Working With a Kitchen Designer

Know what to expect from your designer

While it’s common for people to feel intimidated around a kitchen cabinet designer at first, it’s important to remember that their #1 priority is designing a room that you’ll love. With that in mind, here are a few basics we’ve outlined for you; including things you can prepare to ensure the first meeting is a productive one.

Dealers and designers

Many of our cabinet dealers offer in-house design services, while others partner with interior designers to help guide you through the process. Depending on the size of your project and your design needs, either scenario will help you arrive at your ideal space. If you engage your own interior designer, make sure that they are involved in the process from the beginning and have them work directly with the dealer to ensure a smooth transition between the design and order process.

What is the designer's role in my project?

The designer is responsible for creating a floor plan, elevations and perspective drawings, based on a detailed understanding of your needs. They will have the cabinet knowledge to recommend door styles, material selections, interior components and decorative trims. Typically, a designer associated with a dealership will be with you from the first conversation until the last piece of trim is installed. If you are working with an independent interior designer, their role may be more or less involved, depending on their knowledge of cabinetry components. Either way, it is paramount that a relationship is established between the designer and the dealer representative who will ultimately be responsible for the cabinet order. 

How should you prepare for the first meeting?

There are several things you can do to ensure the first design meeting is a productive one. Start a folder of clippings from magazines of kitchens and details that you like. Start looking at appliances, get a feel for what you like and how much they cost — this will help to determine a budget. Become more aware of how you live in your current space—assess the good and the bad. This will help communicate your vision to the designer.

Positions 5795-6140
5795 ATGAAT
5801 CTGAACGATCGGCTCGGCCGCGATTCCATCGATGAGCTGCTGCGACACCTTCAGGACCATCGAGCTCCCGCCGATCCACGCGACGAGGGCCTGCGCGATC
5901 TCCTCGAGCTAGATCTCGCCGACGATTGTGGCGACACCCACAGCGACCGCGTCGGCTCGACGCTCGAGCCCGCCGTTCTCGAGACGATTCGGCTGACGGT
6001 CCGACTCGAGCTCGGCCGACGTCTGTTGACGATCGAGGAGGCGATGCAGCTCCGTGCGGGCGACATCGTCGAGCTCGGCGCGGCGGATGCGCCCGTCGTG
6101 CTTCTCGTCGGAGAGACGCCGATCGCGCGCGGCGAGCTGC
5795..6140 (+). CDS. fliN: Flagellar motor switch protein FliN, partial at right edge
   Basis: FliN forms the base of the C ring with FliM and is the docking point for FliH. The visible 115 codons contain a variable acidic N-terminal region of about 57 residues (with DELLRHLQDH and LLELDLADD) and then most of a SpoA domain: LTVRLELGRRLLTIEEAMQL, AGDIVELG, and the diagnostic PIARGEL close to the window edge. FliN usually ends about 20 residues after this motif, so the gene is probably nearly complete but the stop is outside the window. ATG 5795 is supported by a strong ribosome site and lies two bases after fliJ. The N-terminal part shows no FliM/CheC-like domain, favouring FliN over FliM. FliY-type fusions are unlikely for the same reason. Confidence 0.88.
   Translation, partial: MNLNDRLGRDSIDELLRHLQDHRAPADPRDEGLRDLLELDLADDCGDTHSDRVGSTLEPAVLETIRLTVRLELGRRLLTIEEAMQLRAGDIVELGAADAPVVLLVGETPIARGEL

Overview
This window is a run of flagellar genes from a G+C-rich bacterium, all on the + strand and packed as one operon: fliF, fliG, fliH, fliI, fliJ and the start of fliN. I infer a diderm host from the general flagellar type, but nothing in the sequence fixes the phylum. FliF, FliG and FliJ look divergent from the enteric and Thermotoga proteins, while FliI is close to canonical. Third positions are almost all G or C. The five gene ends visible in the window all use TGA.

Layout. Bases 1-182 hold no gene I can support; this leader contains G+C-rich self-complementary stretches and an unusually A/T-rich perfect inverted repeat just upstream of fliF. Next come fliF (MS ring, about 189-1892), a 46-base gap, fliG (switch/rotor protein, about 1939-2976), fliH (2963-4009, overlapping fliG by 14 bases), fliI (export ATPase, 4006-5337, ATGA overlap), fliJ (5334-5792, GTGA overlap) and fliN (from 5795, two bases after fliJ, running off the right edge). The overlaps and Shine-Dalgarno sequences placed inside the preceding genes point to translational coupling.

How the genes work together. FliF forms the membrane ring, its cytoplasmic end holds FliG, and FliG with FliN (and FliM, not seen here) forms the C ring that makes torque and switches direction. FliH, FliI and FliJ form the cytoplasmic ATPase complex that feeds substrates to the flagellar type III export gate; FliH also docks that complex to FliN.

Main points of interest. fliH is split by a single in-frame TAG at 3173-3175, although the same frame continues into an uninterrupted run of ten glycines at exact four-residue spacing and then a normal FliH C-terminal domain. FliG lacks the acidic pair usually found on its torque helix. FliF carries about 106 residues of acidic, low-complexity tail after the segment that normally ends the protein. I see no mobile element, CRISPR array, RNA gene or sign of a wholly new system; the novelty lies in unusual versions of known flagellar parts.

Visually communicate your ideas

Even as you begin to dream about your new space, you can put together a file folder of images that reflect your lifestyle and your vision for the new space. Photos, magazine clippings, ads, articles and samples will help the designer to visualize your tastes and preferences.

Do some homework about yourself

Assessing your current kitchen over a period of time, both its positives and negatives, provides your designer with invaluable information. Likewise, making note of your habits — buying in bulk, number of weekly trips to the grocery store, recycling, avid cooking — is critical to helping them understand how you live in your kitchen.

Imagine yourself in the new space

How will you use your new kitchen? Is it a social gathering place for family and friends, or a place to prepare quick meals? Some consider themselves a gourmet in the kitchen, while others admit that takeout is more their style and they just need a good looking space to warm it up. Honest answers to these types of questions will suggest the functional capacities you require.

Select your appliances

Surprisingly, appliance selection is a critical first step. An extra large refrigerator, pro-style range or double ovens can dramatically impact space allocation throughout the room. Having this information at the start of the project ensures that all of your wants and needs are met, and moves the design process along in a timely fashion.

Provide basic measurements

While your kitchen designer will take thorough measurements before offering you a final quote, you should note dimensions of the room, indicating any doors, windows or hallways that impact the space, to facilitate your initial discussions.

Outline your budget

It is important to establish a budget, taking into consideration all of the factors that will contribute to the project — such as demolition or additional purchases like appliances and counter tops. Share an initial budget outline with your designer early to give them a good idea of your project and its parameters.

Our Budget Calculator is a great tool that can help you transform your vision into tangible numbers.

Understanding timelines is a two-way street

Your designer, dealer, contractor and installers will all begin working on their own timelines, so it’s important to always keep communication open. Also remember to research and plan your timeline based on your particular project (such as acclimation time for certain materials) Whatever date you set, make sure to give yourself an additional two weeks as cushion.

How the first meeting ends

You’ve covered a lot of ground in your first meeting. Your hopes and desires have been noted, a timeline and budget have been discussed as have your style and finishes/colors. Depending on the complexity of your project, additional meetings may be required to get the design just right. If the designer requests additional information, make sure to get details together before a meeting to avoid any holdups. Never be afraid to ask questions or request that the designer change something you aren’t comfortable with. To ensure all elements are coordinated, ask for door and finish/color samples (which may need to be ordered for a fee) before you place the cabinet order.